I know some don’t think these words are relevant; the time for passages such as this is long gone. Given that the Word of God is living and active, not just pages of wood pulp with typeface on it, I beg to differ. (But that’s another post).

Those gifts listed above are plural, meaning multiple gifts.  This doesn’t necessarily mean that everyone has them all, though most have several, just in varying degrees. We get wrapped up in that. We focus on what we are able to do.

What about grace? Mercy? The ability to rest in Him, instead of striving and fretting?

These two things fall into both the “gift” and the “fruit” category.  Straight from the heart of God, we simply must have grace and mercy flowing in and out of our lives.

Grace: unmerited favor. Favor that we didn’t earn.

Ihis book Grace: More Than We Deserve Greater Than We Imagine, Max Lucado talks about a night in an upper room.

The grace of God.

Hours before Jesus is to be killed, to take the sin of the world then and now upon His shoulders, He shows grace, compassion and unconditional love.

John 13: the Last Supper, that last Passover remembrance.  After the meal, Jesus grabs a basin and a towel and proceeds to do what would normally be done by a slave. Wash the feet.  

Jesus didn’t exclude anyone from what He was doing.  Not the doubter Philip, not James and John who always wanted to be first.

Not Peter, who turns his back on Jesus,

We see Jesus is so full of grace that He washes the feet of Judas himself. The man who very shortly will sell Him.

Could you do that? Could you wash the feet of your betrayer? Could you wash the feet of your boss who fired you?  Could you wash the feet of _______ (fill in the blank)?

To be gracious women and men, we need to walk in Christ. To walk as if Christ’s love is surrounding us and in us.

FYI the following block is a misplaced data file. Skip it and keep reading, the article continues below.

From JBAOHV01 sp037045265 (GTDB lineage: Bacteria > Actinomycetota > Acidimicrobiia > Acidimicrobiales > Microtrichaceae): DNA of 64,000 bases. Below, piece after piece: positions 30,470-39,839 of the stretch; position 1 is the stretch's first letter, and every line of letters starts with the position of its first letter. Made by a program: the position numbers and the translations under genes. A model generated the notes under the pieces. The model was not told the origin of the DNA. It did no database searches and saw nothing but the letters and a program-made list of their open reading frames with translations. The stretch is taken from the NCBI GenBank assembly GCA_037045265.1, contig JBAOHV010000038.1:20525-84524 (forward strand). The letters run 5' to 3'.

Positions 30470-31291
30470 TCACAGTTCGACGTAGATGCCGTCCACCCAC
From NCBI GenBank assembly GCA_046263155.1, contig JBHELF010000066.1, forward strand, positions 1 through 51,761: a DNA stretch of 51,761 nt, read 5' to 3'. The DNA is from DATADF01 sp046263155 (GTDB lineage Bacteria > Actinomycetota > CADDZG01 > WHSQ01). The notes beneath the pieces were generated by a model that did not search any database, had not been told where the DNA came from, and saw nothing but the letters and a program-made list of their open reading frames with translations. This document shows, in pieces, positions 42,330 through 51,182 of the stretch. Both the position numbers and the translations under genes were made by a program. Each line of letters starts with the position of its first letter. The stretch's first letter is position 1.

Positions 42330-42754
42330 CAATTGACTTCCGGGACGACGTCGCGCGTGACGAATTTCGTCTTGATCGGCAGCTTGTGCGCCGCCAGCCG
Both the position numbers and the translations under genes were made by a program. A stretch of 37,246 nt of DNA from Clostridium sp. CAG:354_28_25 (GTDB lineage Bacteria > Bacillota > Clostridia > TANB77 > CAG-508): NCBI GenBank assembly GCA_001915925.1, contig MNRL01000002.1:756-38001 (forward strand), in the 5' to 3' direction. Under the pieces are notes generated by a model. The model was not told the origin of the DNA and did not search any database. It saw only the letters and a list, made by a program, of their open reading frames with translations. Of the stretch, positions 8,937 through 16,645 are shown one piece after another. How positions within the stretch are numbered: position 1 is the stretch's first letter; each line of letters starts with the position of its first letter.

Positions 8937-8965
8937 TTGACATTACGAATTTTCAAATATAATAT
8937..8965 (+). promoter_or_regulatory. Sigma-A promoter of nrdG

If I, your Lord and teacher, have washed your feet, you too must wash each other’s feet. I have given you an example: Just as I have done, you also must do.

– John 13:14-15 (CEB)

To accept grace is to accept the vow to give it.

Mercy: withheld punishment.

Scripture says we are redeemed by mercy.

In His love and mercy He redeemed them…

Even so have these also now not believed, that through your mercy they also may obtain mercy.

– Isaiah 63:9 (NIV); Romans 11:21 (NKJV)

Because we have been granted mercy by God, we need to be merciful to those we meet every day. Those in our lives that try our patience. Those who don’t know the Lord.  If we only remember where we were and what we were brought out of, maybe that would soften the attitudes, the hearts of us and our judgments to others, especially those who don’t know yet the wonderful cleansing of God and His love for us.

The gifts of grace and mercy enable us to live as He wants us to. The fruit grows when we are planted deep in the soil of His love. We are changed, for:

What shall we say [to all this]? Are we to remain in sin in order that God’s grace (favor and mercy) may multiply and overflow? Certainly not! How can we who died to sin live in it any longer?

– Romans 6:1-2 (AMP)

 

Remember today that God’s mercy and grace is so very, very rich.

“In whom we have redemption through his blood, the forgiveness of sins, according to the riches of his grace.”

– Ephesians 1:7 (NIV)

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Carol lives in West Michigan, close enough to the beach to chase the sunsets when she can. Married 33 years and counting. Mom to 7, mostly grown, children. 3 daughters in love, and blessed with grands. Loves hot beverages, prayer and worship. Love to teach and encourage others in this Journey with Jesus. While I think my writing is rather rusty, I am learning to lean in and follow the call, stepping out on the water.  Keeping my eyes on Jesus.

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The Wednesday Writers: Stephanie Thompson

Along the Way @ mlsgregg.com (4)

Gentle Reader,

It’s The Wednesday Writers!

No idea what I’m talking about? Read this.

Today we hear from my friend Stephanie Thompson.

Why Scraping Your Life’s Windshield Affects Your View of the Road

Every January, my husband and I ask each other the same question: “Why do we live here?”

The air stings. Grey skies hover without a slight peek at the sun. The trees bare their nakedness. Sometimes snow; despite it’s nuisance as it mounts, adds a texture of beauty to this somewhat drab palette. This is Winter in the midwest; Chicago to be specific.